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LMU – 03 Diet and Colon Cancer Risk


LMU 03 - Diet and Colon Cancer Risk

Source: Journal – Clinics in Colon and Rectal Surgery, Nov., 2009

Lifestyle Medicine Update (March 16, 2016)

Over many years, studies have shown that only 5-10% of colo-rectal cancer cases result from inherited, genetic mutations.

Up to 70% of colo-rectal cancer appears to be preventable via improved dietary practices alone.

The key dietary strategies linked to increased risk of colo-rectal cancer include:

  • High animal fat foods, and especially red meat (beef) products.
  • Low intake of fruits and vegetables.
  • Low intake of dietary fiber.
  • Regular alcohol consumption.

Other lifestyle factors increasing risk include:

  • Lack of regular exercise.
  • Being overweight.
  • Cigarette Smoking.

Early Detection is Also Critical

Unless there is a family history of colo-rectal cancer or a personal history of previous colon polyps (adenomas), or an inflammatory bowel disease (Crohn’s disease, Ulcerative Colits) most doctors encourage screening for colon cancer starting at age 50. This is an important part of preventing death from colo-rectal cancer as it usually takes 5-10 years for polyps to progress to a malignant state. These polyps can be removed during a colonoscopy screening before they are able to cause any life-threatening consequences.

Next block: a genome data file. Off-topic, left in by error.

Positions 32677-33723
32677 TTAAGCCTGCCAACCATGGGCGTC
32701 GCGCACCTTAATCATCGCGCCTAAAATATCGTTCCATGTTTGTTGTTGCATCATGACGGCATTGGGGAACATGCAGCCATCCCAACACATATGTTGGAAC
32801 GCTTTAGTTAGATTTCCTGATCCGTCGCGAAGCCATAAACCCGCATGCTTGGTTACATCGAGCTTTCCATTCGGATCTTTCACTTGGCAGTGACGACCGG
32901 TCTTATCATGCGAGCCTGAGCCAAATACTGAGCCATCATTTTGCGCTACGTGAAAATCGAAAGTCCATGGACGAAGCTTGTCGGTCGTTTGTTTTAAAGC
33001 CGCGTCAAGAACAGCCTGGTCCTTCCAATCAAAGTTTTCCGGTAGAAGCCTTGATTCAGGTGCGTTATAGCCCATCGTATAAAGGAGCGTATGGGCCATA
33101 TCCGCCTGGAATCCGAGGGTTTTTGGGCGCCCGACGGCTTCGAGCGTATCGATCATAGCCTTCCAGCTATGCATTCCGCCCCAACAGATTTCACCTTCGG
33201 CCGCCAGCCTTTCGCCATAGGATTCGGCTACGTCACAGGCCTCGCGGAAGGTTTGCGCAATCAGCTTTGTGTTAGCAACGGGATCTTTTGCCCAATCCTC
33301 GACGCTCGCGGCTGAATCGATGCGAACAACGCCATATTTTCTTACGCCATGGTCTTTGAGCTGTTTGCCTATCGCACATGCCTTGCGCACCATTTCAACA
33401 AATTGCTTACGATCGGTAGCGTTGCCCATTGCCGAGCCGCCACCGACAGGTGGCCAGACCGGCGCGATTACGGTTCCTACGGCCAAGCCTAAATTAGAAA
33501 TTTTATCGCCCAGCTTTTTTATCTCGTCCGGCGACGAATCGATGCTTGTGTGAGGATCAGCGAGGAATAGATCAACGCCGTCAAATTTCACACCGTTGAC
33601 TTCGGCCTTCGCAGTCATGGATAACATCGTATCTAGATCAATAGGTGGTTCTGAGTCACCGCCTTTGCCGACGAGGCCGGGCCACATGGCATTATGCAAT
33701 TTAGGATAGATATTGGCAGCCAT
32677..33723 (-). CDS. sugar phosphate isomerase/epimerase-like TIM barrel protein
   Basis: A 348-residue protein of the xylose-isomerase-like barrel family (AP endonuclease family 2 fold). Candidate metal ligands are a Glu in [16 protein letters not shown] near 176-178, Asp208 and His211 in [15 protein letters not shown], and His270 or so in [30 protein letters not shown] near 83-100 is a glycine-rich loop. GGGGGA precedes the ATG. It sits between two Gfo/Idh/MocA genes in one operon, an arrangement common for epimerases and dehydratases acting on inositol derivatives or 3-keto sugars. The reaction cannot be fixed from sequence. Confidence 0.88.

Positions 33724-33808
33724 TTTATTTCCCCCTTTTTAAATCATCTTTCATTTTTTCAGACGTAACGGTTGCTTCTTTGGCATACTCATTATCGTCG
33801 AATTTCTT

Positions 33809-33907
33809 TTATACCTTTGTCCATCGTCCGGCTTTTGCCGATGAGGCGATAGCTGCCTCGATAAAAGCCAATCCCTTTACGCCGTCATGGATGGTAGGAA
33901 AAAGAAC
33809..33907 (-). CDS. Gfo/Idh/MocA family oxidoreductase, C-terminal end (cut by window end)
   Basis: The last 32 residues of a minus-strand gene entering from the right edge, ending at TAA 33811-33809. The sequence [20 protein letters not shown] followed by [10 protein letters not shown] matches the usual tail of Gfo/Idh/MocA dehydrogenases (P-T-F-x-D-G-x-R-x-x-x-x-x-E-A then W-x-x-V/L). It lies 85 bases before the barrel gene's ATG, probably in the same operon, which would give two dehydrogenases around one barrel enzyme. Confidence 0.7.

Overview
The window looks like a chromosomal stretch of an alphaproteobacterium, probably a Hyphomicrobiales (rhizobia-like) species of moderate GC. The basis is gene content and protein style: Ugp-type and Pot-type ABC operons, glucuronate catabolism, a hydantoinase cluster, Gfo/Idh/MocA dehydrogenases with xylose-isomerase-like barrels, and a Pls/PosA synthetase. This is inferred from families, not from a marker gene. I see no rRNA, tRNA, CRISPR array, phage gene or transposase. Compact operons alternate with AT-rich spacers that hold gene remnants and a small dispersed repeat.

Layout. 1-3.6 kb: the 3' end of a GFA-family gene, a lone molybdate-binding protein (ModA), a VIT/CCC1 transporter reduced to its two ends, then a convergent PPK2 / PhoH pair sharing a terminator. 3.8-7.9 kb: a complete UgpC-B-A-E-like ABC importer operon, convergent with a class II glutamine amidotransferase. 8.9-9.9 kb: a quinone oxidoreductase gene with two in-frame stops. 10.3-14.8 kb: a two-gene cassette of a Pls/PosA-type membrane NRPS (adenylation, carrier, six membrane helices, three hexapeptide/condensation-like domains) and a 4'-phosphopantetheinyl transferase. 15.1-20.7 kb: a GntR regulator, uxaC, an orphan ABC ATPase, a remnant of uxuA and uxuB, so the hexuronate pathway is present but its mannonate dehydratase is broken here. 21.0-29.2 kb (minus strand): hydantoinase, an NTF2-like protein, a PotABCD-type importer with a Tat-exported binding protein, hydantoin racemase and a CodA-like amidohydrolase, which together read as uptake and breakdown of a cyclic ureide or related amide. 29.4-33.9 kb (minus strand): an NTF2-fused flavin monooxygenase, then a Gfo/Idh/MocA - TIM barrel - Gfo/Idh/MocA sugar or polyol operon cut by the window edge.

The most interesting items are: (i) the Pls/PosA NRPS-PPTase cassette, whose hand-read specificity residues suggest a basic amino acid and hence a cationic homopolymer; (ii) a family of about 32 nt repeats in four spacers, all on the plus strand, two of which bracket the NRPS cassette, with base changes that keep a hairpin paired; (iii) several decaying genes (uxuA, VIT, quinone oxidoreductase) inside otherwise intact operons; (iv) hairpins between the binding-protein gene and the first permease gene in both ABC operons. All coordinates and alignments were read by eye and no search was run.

Haggar, F.A., Boushey, R.P., Colorectal cancer epidemiology: Incidence, mortality, survival and risk factors. Clinical Colon-Rectal Surg., 2009 Nov; 22(4): 191–197.

Dr. James Meschino


Dr. James Meschino, DC, MS, ROHP, is an educator, author, and researcher having lectured to thousands of healthcare professionals across North America. He holds a Master’s Degree in Science with specialties in human nutrition and biology and is recognized as an expert in the field of nutrition, anti-aging, fitness, and wellness as well as the author of numerous books.